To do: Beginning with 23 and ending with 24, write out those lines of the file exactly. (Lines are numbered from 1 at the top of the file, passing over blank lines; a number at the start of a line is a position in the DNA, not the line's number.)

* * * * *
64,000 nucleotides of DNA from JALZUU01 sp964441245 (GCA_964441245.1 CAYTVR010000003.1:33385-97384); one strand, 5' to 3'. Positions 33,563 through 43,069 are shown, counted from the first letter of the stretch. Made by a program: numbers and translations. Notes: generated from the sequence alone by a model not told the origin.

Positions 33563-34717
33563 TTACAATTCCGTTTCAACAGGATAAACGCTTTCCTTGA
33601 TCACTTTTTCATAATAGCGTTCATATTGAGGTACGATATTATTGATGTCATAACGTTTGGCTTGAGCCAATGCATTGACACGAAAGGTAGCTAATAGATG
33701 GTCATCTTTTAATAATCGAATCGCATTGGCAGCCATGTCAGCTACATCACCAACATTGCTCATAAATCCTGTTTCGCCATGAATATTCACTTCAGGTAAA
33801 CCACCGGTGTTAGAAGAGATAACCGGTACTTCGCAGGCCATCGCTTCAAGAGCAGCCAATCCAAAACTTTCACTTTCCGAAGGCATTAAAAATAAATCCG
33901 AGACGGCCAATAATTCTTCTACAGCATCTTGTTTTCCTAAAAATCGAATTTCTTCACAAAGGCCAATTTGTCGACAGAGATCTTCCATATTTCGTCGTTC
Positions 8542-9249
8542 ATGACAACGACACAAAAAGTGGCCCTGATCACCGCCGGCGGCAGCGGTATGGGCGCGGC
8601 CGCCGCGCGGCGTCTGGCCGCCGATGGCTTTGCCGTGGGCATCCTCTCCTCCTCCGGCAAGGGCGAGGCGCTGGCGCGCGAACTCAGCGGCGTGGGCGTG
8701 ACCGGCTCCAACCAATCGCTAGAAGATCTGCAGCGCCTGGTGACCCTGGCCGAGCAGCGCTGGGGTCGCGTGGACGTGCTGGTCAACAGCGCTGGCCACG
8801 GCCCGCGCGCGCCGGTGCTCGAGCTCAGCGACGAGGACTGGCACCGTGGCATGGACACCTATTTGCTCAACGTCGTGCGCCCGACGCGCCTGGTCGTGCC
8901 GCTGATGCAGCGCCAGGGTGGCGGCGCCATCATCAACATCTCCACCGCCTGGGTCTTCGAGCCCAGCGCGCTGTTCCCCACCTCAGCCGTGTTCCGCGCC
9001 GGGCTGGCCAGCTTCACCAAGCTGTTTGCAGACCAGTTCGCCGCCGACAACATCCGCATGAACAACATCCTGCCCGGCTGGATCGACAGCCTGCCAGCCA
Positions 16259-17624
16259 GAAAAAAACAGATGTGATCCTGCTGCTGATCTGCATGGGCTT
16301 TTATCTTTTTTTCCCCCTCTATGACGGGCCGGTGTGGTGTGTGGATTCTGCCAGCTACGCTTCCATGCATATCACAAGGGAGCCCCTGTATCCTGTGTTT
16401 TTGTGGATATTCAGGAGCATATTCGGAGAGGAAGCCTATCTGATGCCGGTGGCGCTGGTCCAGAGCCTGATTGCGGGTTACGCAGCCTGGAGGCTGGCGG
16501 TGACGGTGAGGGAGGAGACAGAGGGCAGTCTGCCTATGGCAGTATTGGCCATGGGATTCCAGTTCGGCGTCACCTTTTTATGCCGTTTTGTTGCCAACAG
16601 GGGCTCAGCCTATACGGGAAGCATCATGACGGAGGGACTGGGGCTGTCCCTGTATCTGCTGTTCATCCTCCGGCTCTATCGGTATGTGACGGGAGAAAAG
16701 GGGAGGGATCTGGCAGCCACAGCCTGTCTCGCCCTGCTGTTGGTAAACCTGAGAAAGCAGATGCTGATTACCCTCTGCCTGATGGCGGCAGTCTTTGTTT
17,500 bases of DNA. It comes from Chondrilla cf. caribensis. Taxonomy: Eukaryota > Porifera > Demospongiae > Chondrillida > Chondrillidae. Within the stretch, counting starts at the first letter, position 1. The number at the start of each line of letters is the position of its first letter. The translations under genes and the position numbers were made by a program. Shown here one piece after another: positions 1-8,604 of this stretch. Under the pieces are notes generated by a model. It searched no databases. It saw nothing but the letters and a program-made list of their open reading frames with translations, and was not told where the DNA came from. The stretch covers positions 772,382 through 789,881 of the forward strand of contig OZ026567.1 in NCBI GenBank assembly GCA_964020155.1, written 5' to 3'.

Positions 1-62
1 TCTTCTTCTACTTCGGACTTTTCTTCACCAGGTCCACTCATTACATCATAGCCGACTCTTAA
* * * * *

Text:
Positions 1-62
1 TCTTCTTCTACTTCGGACTTTTCTTCACCAGGTCCACTCATTACATCATAGCCGACTCTTAA